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  • Te-erra Davis

A New Year and New Opportunities to Teach Kids About Finances


Kids aren’t getting the financial education they need: Only 20 states require high school students to take an economics course.

Right now at the beginning of a new year is a great time to share your financial knowledge and help your kids put it into practice. Imagine what can happen if your kids learn good savings habits when they’re still kids. When they hit their 20s and get their first “real” job, they can start right away to set aside a bit of their paycheck each month. Their money will have literally decades to grow.


In this hypothetical scenario, check out what happens with Susan and Tom.

  • Susan started saving when she was 25. Over the next 10 years, she put away $3,000 a year for a total of $30,000 in an account with an 8% rate of return. At this point, Susan stopped contributing but let it keep growing for the following 20 years.

  • Tom started saving 10 years later at age 35. He also put away $3,000 a year into an account with an 8% rate of return, but he contributed for 20 years (for a total of $60,000).

Even though Tom put away twice as much as Sarah, he wasn’t able to enjoy the same account growth:


  • Sarah would achieve account growth to $218,769.

  • Tom’s account growth would only be to $148,269 at the same rate of return.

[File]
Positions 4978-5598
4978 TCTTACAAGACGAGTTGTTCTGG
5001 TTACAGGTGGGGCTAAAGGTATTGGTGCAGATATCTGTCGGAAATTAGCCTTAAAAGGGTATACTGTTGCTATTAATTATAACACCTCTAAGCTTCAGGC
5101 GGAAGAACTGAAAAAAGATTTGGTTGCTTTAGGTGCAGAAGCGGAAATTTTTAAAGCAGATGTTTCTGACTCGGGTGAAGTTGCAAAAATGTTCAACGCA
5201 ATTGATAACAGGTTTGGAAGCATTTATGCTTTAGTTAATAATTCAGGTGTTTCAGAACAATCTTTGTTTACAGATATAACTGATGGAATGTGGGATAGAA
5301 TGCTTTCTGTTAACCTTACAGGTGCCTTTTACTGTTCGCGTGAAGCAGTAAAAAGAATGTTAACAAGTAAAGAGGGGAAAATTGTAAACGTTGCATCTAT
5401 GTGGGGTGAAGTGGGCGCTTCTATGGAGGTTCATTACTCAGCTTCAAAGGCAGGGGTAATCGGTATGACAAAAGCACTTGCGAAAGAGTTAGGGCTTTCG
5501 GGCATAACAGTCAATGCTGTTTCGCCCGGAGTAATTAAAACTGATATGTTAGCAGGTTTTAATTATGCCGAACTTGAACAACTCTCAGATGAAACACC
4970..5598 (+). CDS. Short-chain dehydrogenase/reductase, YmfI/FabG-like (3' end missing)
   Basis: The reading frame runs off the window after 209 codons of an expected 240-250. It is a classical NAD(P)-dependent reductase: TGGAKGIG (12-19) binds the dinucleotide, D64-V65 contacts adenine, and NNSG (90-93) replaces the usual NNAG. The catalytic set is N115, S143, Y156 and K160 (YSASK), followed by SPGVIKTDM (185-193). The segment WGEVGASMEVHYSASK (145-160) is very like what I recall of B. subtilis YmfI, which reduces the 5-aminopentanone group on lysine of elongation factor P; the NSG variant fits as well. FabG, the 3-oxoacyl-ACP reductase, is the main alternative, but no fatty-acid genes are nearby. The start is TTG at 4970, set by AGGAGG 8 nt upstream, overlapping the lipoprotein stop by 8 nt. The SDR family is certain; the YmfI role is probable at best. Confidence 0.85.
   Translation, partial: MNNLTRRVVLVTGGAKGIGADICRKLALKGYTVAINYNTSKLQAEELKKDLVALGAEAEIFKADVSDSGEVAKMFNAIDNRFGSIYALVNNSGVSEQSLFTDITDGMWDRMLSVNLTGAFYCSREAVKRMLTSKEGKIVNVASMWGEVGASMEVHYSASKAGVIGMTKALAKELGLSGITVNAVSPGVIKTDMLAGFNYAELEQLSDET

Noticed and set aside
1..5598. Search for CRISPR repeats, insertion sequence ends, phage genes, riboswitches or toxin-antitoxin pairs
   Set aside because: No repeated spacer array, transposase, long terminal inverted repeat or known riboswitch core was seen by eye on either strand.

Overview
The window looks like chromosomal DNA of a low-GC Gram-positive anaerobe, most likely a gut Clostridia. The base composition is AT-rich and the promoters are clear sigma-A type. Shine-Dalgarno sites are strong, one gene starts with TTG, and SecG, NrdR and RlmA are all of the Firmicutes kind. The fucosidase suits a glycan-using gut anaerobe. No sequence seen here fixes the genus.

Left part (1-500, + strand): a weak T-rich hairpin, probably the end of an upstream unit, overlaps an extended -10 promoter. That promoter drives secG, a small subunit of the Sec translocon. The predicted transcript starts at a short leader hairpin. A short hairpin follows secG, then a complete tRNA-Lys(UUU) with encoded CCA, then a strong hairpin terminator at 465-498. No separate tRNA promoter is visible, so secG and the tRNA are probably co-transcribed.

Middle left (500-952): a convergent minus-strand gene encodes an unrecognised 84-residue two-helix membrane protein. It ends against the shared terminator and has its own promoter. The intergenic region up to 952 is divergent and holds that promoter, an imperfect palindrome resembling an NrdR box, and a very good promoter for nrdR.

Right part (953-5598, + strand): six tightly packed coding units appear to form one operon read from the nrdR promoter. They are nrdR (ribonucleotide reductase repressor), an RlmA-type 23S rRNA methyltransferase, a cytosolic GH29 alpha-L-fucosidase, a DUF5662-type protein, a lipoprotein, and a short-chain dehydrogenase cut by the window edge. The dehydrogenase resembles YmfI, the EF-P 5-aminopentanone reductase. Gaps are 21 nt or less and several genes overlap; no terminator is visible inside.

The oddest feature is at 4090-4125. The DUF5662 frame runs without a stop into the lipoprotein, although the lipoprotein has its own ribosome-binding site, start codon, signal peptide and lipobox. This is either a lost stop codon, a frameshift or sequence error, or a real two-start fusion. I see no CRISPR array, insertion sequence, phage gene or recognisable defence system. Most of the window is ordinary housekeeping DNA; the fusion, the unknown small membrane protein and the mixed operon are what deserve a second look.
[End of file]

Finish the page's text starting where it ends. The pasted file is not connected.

Why did Susan end up with more in the long run? Even though she set aside less than Tom did, Susan’s money had more time to compound than Tom’s, which, as you can see, really added up over the additional time. (Keep in mind: All figures are for illustrative purposes only and do not reflect an actual investment in any product. Additionally, they do not reflect the performance risks, taxes, expenses, or charges associated with any actual investment, which would lower performance. This illustration is not an indication or guarantee of future performance. Contributions are made at the end of the period. Total accumulation figures are rounded to the nearest dollar.)


Susan’s 10-year head start made a huge difference for her.


So back to you and your kids. Chances are the majority of your children’s financial education will happen at home. Feel free to use the above illustration to explain the importance of early retirement saving to your 8-year-old, but be warned – you might get a blank stare or a full-on fidget fest. Luckily for everybody involved, there’s a simple exercise you can do with your kids today to give them a head’s up about what it might be like to set aside some of their paycheck when the time comes.


For the really young ones, each time they receive money (earned, received as a gift, etc.), help them save part of it. It really is that simple. No complicated formulas or examples. After all, the basis of saving for retirement is…saving money. If your kids are a little older and ready for the next step, help them save with a specific goal in mind, like 1 big toy or activity at the end of the month.


Working on exercises like this with your kids has the potential to make a huge difference for them when they start preparing for retirement. It may seem small, but you’re laying the groundwork for solid financial literacy, one saved dollar at a time.


#FinancialEducation #CostOfWaiting #Retirement

Source: Council for Economic Education: “Survey of the States.” 2016

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